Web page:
Showing posts with label plan. Show all posts
Showing posts with label plan. Show all posts

Thursday, March 10, 2016

Answering Your Writing Questions - Part 1

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For this week, I decided to take to Twitter, and answer five questions from the popular hashtag #AskAuthor. Keep in mind these will be my opinion only. I'll try to answer to the best of my abilities, but it will be just that. My opinion. Which you might agree with, and you might not. It's fine.

Q.1 What are you reading right now, and how is it impacting your writing?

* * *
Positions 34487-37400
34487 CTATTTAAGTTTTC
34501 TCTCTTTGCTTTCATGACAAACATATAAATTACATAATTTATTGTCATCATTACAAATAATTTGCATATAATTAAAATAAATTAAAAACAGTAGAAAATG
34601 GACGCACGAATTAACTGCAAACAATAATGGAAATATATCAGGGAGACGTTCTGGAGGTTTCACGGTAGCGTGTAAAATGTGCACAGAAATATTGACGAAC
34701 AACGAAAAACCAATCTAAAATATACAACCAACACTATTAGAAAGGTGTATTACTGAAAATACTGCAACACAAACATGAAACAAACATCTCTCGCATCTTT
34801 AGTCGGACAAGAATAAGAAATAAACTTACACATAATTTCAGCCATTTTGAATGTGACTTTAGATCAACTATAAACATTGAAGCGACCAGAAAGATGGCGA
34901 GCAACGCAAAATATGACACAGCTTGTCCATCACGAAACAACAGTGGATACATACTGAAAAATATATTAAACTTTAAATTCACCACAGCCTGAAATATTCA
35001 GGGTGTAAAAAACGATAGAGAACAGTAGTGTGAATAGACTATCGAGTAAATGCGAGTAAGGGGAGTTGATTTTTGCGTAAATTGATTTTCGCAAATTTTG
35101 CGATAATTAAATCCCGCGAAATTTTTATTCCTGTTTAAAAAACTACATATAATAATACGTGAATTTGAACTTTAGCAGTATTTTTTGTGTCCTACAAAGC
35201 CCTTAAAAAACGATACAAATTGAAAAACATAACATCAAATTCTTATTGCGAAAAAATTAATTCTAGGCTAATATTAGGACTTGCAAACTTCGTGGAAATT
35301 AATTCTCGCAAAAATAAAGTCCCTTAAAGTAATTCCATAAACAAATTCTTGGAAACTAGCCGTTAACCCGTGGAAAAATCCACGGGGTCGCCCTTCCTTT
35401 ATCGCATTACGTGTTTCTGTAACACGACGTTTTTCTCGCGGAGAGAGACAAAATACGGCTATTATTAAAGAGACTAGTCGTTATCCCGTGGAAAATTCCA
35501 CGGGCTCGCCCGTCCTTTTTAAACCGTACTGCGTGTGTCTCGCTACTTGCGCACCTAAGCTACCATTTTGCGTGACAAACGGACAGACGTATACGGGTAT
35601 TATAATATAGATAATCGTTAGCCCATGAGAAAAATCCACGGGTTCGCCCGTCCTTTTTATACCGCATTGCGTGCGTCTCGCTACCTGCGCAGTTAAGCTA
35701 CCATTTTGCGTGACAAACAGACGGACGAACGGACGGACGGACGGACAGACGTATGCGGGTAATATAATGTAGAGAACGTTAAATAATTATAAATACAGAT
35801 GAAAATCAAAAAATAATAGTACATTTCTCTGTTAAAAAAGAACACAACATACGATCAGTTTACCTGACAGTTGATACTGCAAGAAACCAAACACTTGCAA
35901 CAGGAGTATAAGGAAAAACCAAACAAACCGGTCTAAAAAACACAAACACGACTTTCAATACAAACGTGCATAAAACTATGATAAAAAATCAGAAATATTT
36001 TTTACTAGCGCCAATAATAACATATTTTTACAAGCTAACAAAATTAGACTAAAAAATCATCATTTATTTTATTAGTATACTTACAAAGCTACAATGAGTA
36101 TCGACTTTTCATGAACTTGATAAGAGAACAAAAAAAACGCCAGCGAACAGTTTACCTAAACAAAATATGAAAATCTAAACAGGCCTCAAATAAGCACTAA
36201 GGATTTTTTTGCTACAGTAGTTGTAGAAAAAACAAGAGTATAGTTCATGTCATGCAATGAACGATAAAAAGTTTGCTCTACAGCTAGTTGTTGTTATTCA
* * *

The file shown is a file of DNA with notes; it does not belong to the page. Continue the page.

I've actually just finished reading "Paladin" by Sally Slater, which has been a phenomenal read to be honest. I've finished that book in 2 days and it left me wanting more. To be honest, had I not finished writing Dragon Tooth, I would not have read it (whenever I'm writing a specific genre, I don't like to read anything related as to not have my mind be affected by the tiniest bits). While it was just an incredible read in something that I found very interesting (the politics, the choices... the characters seemed all too real) and I had a little taste how it feels to kill a character from the other side (my oh my, how pissed I was!).
Q.2 How do you come up with a title for your book?